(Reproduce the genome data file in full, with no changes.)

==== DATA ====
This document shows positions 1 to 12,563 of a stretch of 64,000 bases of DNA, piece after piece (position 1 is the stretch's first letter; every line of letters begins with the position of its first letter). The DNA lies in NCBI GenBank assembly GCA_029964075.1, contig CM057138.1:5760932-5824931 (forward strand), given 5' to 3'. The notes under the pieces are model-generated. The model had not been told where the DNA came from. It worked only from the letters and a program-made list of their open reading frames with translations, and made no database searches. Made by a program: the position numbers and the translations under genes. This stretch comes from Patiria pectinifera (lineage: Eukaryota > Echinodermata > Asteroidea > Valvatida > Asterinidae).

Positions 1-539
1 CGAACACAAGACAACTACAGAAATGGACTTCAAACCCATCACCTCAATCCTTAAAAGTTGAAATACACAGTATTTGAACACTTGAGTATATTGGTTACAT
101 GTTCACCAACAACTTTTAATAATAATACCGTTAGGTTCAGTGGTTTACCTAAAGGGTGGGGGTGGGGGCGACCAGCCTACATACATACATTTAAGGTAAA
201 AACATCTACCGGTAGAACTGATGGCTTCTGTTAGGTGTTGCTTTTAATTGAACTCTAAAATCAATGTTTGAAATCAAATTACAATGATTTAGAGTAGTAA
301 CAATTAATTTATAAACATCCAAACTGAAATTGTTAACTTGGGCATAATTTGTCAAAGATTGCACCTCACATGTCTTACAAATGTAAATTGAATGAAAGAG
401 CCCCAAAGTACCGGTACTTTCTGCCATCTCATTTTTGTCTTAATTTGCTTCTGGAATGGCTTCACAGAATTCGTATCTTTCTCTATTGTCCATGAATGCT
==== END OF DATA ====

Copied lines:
This document shows positions 1 to 12,563 of a stretch of 64,000 bases of DNA, piece after piece (position 1 is the stretch's first letter; every line of letters begins with the position of its first letter). The DNA lies in NCBI GenBank assembly GCA_029964075.1, contig CM057138.1:5760932-5824931 (forward strand), given 5' to 3'. The notes under the pieces are model-generated. The model had not been told where the DNA came from. It worked only from the letters and a program-made list of their open reading frames with translations, and made no database searches. Made by a program: the position numbers and the translations under genes. This stretch comes from Patiria pectinifera (lineage: Eukaryota > Echinodermata > Asteroidea > Valvatida > Asterinidae).

Positions 1-539
1 CGAACACAAGACAACTACAGAAATGGACTTCAAACCCATCACCTCAATCCTTAAAAGTTGAAATACACAGTATTTGAACACTTGAGTATATTGGTTACAT
101 GTTCACCAACAACTTTTAATAATAATACCGTTAGGTTCAGTGGTTTACCTAAAGGGTGGGGGTGGGGGCGACCAGCCTACATACATACATTTAAGGTAAA
201 AACATCTACCGGTAGAACTGATGGCTTCTGTTAGGTGTTGCTTTTAATTGAACTCTAAAATCAATGTTTGAAATCAAATTACAATGATTTAGAGTAGTAA
301 CAATTAATTTATAAACATCCAAACTGAAATTGTTAACTTGGGCATAATTTGTCAAAGATTGCACCTCACATGTCTTACAAATGTAAATTGAATGAAAGAG
401 CCCCAAAGTACCGGTACTTTCTGCCATCTCATTTTTGTCTTAATTTGCTTCTGGAATGGCTTCACAGAATTCGTATCTTTCTCTATTGTCCATGAATGCT